Portrait Commissions, Part Two -- How

I have begun a portrait of Toby!  He is so excited!  Not!  He doesn't care, he just wants to go on walkies and play and eat.  LOL!  He is willing to eat the burglars along with his chow.

 Toby of the Mile Long Tongue.  LOL!

Toby of the Mile Long Tongue.  LOL!

Okay, about how to commission artwork:  If I am taking commissions (and I am) then potential clients will find my commission guidelines on my website.  They must be read carefully and before contacting me by email, letting me know very specifically what is wanted, including any photos necessary.  There will probably be quite a bit of discussion, usually by email, but maybe by messenger or phone.  Sometimes it is relatively straightforward, though, and there is little discussion, just the client telling me what they want and me sending the quote/contract.

When the client receives it, they need to read it carefully and make sure it includes all that was discussed.  When he/she is happy with it, they print it out, sign it, and return it to me by snail mail.  After the signed quote has been sent to me, then the non-refundable 50% deposit must be made.  Why in the world would someone make a non-refundable deposit of 50% of the fee?!  Well, art is work and the work has to be done before it can be approved by the client.  If someone is serious about wanting this, they will have done their research, discussed it until they are satisfied, signed the quote/contract which provides protection for both parties, and are trusting me to make good art.  To make the art takes not only my time and effort, but supplies and overhead.  When someone pays an artist to do a job, they are paying not only for a specific product, but for the education, knowledge, style, personality, and experience of the person, like any other business that involves a person providing a product or service.  In my particular case, I am not a well-known artist and not as skilled as some, so my prices reflect that.  If you were to commission someone like Norman Rockwell, you would pay accordingly.  (Actually, you probably would not pay accordingly.  You, or I, would probably not be able to afford him.  LOL!)  The payment will usually be through my website, by credit card, and it is processed by Stripe through secure means.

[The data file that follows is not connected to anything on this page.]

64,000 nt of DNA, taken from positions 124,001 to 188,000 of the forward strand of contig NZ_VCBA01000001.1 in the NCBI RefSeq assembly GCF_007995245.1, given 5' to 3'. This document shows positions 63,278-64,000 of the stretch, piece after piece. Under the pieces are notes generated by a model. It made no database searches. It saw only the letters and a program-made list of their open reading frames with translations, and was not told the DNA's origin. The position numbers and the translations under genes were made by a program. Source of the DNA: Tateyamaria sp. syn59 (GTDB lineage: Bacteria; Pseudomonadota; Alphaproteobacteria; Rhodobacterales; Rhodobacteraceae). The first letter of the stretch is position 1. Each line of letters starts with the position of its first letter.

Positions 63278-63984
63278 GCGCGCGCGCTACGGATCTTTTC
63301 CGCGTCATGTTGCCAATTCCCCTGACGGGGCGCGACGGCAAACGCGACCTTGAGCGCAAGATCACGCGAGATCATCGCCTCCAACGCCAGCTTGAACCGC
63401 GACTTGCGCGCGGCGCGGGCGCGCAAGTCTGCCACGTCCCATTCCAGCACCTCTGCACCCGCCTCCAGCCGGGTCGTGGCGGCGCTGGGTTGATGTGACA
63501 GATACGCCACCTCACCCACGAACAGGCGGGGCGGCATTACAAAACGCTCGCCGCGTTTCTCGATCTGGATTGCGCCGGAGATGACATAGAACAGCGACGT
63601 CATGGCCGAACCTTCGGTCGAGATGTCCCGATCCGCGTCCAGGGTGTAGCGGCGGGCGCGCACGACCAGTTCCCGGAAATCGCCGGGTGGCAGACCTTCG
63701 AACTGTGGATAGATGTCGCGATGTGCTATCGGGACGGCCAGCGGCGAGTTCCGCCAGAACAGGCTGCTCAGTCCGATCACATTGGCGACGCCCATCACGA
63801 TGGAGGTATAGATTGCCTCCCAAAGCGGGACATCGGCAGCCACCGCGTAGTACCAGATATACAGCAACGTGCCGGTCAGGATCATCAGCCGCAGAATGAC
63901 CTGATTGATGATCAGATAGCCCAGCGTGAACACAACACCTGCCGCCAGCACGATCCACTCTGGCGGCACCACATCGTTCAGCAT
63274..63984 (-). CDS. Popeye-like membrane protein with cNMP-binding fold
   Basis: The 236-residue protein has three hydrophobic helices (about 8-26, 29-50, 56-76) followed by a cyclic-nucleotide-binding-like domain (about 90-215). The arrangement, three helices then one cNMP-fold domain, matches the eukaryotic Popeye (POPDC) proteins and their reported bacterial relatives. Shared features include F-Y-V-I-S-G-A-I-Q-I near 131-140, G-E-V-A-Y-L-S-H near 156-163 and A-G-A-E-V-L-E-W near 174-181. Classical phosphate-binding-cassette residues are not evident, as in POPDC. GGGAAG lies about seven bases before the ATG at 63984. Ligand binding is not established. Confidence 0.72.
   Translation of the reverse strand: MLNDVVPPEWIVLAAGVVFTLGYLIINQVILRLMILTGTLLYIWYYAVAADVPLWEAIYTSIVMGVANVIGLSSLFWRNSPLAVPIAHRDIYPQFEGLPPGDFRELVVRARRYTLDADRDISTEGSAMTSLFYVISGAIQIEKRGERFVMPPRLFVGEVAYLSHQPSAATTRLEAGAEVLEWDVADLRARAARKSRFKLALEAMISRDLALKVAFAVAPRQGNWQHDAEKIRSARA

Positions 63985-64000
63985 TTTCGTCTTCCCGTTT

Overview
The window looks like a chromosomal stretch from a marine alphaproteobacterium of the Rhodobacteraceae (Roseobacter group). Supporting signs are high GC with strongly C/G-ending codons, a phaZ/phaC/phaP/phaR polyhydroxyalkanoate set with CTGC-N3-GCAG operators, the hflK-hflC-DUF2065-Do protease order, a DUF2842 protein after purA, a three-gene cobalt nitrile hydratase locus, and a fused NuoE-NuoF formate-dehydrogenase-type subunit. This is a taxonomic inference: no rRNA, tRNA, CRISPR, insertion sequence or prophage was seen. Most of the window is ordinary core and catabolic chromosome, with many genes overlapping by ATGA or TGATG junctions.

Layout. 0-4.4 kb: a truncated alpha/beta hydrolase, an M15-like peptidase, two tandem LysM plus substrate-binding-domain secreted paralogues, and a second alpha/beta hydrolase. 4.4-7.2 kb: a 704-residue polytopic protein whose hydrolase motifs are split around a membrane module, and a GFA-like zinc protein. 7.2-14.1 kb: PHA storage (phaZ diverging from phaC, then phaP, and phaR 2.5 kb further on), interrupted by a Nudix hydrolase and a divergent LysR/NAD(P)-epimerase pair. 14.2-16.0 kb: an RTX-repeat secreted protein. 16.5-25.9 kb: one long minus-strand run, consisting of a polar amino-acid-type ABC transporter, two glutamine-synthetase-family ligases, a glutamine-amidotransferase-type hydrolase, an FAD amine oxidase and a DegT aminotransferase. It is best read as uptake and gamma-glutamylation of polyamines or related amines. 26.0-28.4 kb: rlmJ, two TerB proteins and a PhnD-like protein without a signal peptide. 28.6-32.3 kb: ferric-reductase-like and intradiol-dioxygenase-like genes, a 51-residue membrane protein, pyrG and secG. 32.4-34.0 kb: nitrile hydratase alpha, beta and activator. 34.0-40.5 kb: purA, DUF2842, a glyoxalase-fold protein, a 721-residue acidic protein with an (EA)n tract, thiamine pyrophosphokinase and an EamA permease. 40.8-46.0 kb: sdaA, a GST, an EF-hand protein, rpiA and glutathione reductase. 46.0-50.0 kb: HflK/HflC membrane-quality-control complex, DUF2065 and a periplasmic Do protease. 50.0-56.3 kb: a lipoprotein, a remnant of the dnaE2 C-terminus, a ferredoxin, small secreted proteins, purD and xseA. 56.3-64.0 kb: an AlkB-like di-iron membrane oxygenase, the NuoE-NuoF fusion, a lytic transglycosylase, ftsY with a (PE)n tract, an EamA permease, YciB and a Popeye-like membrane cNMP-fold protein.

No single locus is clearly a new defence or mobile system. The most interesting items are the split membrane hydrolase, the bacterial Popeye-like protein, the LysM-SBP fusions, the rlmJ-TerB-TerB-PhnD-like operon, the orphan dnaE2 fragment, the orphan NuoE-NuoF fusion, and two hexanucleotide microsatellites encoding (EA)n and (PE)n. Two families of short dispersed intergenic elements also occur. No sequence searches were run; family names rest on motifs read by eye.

Sample of a quote/contract.

Sample of a quote/contract.

After I receive the signed quote/contract and the payment, I will begin work on it.  During the discussion and in the contract, there will be a date and time by which I have promised to have the project completed.  It is important to plan projects well ahead of time, especially if it is for a birthday surprise or for a holiday.  A few months ahead is always good.  Last minute rushes cause quality of work to go down.  Plus, there are always things that can go wrong, so it is good to have plenty of time to fix those.  Of course, there may be times when there is truly a necessary rush, but it will add to the cost.

 This is one happy customer.  LOL!  Actually, this was a class assignment...

This is one happy customer.  LOL!  Actually, this was a class assignment...

Remember, though, that I may not accept a particular commission for many reasons, mostly because I don’t think I will be able to get it done in the time stipulated or the project is unreasonable to me.  Also, the client may decide that they do not want to work with me, usually because of price.  I totally understand, so please don’t hesitate to make a proposal, even if you have to withdraw it later.  If I cannot do it, I will not send a quote.  If you cannot do it, you will let me know during the initial discussions, before you sign and send the quote and make your deposit.  But, we have to have the discussion to find out.  You have to dip your toe in the water to see how it is, before you decide to dive in.

If you have any questions about my commission process, please ask in the comments below so that others can see the discussion.  I am not an experienced business tycoon, just a struggling artist working from my basement trying to do it right.  LOL!  Thanks for reading this whole thing!